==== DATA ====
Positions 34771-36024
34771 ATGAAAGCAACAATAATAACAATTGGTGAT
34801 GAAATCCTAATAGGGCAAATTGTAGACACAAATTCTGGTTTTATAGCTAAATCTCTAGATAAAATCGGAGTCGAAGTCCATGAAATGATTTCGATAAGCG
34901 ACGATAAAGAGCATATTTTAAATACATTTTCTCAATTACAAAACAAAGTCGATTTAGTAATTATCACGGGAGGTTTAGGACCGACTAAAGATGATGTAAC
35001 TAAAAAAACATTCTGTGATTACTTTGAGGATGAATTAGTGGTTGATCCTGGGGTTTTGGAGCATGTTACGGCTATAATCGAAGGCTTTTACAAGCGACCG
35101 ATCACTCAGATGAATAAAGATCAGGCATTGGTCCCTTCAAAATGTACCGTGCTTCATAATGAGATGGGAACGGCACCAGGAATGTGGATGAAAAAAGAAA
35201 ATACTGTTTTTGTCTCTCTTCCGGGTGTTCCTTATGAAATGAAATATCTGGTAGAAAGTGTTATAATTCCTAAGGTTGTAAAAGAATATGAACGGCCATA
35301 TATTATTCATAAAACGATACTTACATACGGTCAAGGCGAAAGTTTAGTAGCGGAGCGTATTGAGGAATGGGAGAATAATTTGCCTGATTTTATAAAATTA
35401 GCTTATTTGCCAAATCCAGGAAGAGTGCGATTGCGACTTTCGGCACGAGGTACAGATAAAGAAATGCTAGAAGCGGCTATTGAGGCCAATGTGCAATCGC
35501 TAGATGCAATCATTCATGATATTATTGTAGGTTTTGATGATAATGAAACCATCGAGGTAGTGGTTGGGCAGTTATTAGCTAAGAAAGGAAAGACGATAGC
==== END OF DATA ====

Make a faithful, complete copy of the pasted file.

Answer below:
Positions 34771-36024
34771 ATGAAAGCAACAATAATAACAATTGGTGAT
34801 GAAATCCTAATAGGGCAAATTGTAGACACAAATTCTGGTTTTATAGCTAAATCTCTAGATAAAATCGGAGTCGAAGTCCATGAAATGATTTCGATAAGCG
34901 ACGATAAAGAGCATATTTTAAATACATTTTCTCAATTACAAAACAAAGTCGATTTAGTAATTATCACGGGAGGTTTAGGACCGACTAAAGATGATGTAAC
35001 TAAAAAAACATTCTGTGATTACTTTGAGGATGAATTAGTGGTTGATCCTGGGGTTTTGGAGCATGTTACGGCTATAATCGAAGGCTTTTACAAGCGACCG
35101 ATCACTCAGATGAATAAAGATCAGGCATTGGTCCCTTCAAAATGTACCGTGCTTCATAATGAGATGGGAACGGCACCAGGAATGTGGATGAAAAAAGAAA
35201 ATACTGTTTTTGTCTCTCTTCCGGGTGTTCCTTATGAAATGAAATATCTGGTAGAAAGTGTTATAATTCCTAAGGTTGTAAAAGAATATGAACGGCCATA
35301 TATTATTCATAAAACGATACTTACATACGGTCAAGGCGAAAGTTTAGTAGCGGAGCGTATTGAGGAATGGGAGAATAATTTGCCTGATTTTATAAAATTA
35401 GCTTATTTGCCAAATCCAGGAAGAGTGCGATTGCGACTTTCGGCACGAGGTACAGATAAAGAAATGCTAGAAGCGGCTATTGAGGCCAATGTGCAATCGC
35501 TAGATGCAATCATTCATGATATTATTGTAGGTTTTGATGATAATGAAACCATCGAGGTAGTGGTTGGGCAGTTATTAGCTAAGAAAGGAAAGACGATAGC